Sports and Recreation South Africa updated the Committee on the implementation of the MOU on schools sport between SRSA and Department of Basic Education (DBE). They enumerated the achievements and the challenges and concluded that a lot of progress has been made. Nonetheless, it is essential to ensure that schools, educators, school governing bodies and district offices prioritise sports programs as well as the development of new and/or renovated facilities.
SRSA presented the fourth draft of the South African Institute for Drug-Free Sport (SAIDS) Amendment Bill. Among the most relevant inclusions is the random testing of learners in schools that participate in sports. This would not only include schools, but the whole fitness industry would be subject to doping control tests in order to ensure a drug-free environment during professional tournaments and championships.
Update on the implementation of the MOU on schools sport between SRSA & DBE
Mr Mokoditloa Eliakim Moemi, SRSA Director General, reported on the status of the activities that were developed since 2012 until 2015. Some of the activities that are still ongoing or have been finalised are:
- Finalisation of the Schools Sport Policy (soon to be published).
- Finalise guidelines for agencies support (talent identification and support of talented athletes).
- SRSA engagement with provincial governments and federations for talent identification.
- Development of training material for teachers (in partnership with the British Council).
- Capacity building programs for teachers on technical, administrative and coaching issues.
- Assistance to the National Federations in hosting the National Junior Championship.
- Host National Junior Olympic Games biannually in conjunction with SASCOC.
In terms of the challenges, the following were identified:
- There is a persistent focus on sports such as athletics, netball and football, which raises concern as other disciplines are being neglected.
- Across all the provinces there is no dedicated funding for Schools Sport. Instead, the funding goes to Curriculum and Enrichment Programs (Choral Music, Arts and Culture).
- There is still a gap between the autonomy of the School Sport Code and the National Federations.
- There is no annual sports development plan by schools.
- In most schools, sport plans are created only occasionally except in the Western Cape and Gauteng
where they are constitutionally established.
However, despite the challenges, a lot of progress has been made. It is essential to ensure that
schools, educators, SGBs and district offices prioritise sports programs as well as the development of new and/or renovated facilities.
Drug-Free Sport Amendment Draft Bill briefing
Ms Sumayya Khan SRSA Chief Operations Officer, presented on the purpose of the South African Institute for Drug-Free Sport (SAIDS) Amendment Bill. Amending the SAIDS Act of 1997 gives the opportunity to introduce new definitions. Among the most relevant proposals is to provide for the consent for random testing of learners in schools that participate in sports. The testing of school learners will be handled by a formal request by the Institute to either the school governing body, parents or legal guardian in order to arrange for a laboratory analysis (doping control) to establish whether the learner has been using prohibited substances. The idea is promoted to ensure a drug-free environment during school tournaments. However, the Amendment Bill does not only target learners at school but the whole fitness industry. The same doping controls will apply as well as inspections by inspectors of the Institute, without previous notice, in order to ensure that banned substances are not being distributed to any athletes. A contravention of the Act may lead to a fine or to imprisonment for a period between 5 to 15 years, or to both a fine and imprisonment. The Bill is currently in its fourth draft form and has already been approved in principle by SRSA MANCO and Minister. There has been consultation with external role players and stakeholders for their comments, which include the Chief State Law Adviser Office. SRSA Legal Services is currently considering all inputs and working towards refining the fifth draft of the Bill.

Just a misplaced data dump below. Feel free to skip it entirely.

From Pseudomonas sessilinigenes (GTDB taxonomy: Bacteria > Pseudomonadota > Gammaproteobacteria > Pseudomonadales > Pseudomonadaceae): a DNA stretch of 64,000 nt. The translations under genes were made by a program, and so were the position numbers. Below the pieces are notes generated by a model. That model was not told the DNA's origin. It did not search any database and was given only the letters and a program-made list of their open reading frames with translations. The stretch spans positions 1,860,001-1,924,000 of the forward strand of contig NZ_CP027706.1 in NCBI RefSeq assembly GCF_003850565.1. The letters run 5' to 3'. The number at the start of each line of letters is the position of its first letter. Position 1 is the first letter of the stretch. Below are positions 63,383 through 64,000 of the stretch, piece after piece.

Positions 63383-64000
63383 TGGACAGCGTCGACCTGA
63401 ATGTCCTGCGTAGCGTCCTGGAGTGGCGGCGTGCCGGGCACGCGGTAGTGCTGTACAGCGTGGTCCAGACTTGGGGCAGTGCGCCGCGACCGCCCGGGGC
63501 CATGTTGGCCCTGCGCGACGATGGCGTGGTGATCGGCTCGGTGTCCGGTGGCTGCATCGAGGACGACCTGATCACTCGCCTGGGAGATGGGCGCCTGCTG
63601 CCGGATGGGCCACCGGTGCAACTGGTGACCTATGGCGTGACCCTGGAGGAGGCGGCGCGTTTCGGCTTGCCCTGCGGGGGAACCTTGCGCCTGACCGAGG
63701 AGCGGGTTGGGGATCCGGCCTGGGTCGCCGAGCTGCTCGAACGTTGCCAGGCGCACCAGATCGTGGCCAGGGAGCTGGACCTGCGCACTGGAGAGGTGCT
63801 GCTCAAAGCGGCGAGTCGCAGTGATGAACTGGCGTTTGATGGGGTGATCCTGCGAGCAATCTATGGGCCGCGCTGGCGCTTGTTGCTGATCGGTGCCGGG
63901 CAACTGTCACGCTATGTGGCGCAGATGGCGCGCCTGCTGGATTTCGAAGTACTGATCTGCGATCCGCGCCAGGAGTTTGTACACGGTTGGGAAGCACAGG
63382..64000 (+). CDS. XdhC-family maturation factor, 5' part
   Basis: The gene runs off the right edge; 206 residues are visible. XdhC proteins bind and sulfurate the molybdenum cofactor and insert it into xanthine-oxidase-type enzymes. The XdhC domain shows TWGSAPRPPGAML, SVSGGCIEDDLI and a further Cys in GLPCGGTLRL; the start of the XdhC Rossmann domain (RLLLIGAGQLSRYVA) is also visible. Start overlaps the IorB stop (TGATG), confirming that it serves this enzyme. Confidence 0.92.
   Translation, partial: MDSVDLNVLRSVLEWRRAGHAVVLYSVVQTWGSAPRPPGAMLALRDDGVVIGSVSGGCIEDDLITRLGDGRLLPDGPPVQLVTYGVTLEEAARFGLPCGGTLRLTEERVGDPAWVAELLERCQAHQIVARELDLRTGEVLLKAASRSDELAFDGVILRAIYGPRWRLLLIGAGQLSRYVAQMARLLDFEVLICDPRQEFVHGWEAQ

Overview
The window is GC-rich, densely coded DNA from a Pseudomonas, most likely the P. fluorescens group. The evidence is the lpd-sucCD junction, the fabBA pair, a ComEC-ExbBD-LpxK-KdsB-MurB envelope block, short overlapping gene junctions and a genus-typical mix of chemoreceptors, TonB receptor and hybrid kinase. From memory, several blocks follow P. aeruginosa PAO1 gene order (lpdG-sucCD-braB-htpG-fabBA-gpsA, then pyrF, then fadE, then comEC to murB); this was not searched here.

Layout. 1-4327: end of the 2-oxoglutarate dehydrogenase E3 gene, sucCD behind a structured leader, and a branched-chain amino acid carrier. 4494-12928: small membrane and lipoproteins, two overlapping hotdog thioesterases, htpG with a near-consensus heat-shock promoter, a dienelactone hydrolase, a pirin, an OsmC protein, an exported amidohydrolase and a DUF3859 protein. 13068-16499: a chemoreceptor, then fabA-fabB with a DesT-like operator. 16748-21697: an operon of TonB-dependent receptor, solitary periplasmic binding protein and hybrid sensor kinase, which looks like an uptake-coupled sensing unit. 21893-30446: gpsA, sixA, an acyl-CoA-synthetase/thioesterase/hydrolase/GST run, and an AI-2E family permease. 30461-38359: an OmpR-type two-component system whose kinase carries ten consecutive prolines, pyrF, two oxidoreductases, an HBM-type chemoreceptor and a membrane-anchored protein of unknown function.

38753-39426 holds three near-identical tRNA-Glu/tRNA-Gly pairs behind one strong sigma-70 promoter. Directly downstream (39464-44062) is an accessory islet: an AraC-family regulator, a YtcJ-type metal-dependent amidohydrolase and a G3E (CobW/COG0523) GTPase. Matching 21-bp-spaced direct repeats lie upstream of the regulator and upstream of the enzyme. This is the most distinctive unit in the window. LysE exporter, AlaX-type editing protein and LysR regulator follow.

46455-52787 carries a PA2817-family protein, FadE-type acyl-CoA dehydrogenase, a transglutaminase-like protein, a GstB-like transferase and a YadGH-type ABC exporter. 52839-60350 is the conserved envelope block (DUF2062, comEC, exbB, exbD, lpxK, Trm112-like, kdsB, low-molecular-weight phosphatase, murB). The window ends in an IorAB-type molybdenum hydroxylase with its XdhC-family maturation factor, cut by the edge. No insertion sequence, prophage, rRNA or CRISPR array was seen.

Mr M Mabika (NFP) asked how DBE is planning to ensure that all schools have access to a sports program as it seems like a difficult task, especially when considering the budget that must cover all provinces.
Mr S Malatsi (DA) was concerned about the effectiveness of the Schools Sport Policy. He spoke of the low impact of the MOU and called the SRSA and DBE for an absolute commitment in developing sports facilities and tournaments in schools.
Mr D Bergman (DA) said that the legacy the Committee wants to leave behind is pure transformation in schools. The efforts are not enough in promoting physical activity among the students, as participation is drastically decreasing. He called the SRSA and DBE to work with the Health Department in order to provide snacks to students before their physical activities.
Ms D Manana (ANC) said that the Committee relies on the SRSA and DBE to promote sports at an early age. She highlighted the importance of the teacher’s role in motivating the children and asked for full implementation of the initiative.
Mr S Mmusi (ANC) showed skepticism about the policy by DBE and asked for details.
Ms B Abrahams (ANC) asked both the DBE and SRSA to promote different sport areas as opposed to the traditional ones.
Ms Khan replied that there is full commitment to develop sport programs and professional tournaments at schools. The training of teachers is one of the indisputable priorities. Students do get meals before their physical activities in order to ensure their health and optimal performance.
The Chairperson thanked the presenters.
The meeting was adjourned.
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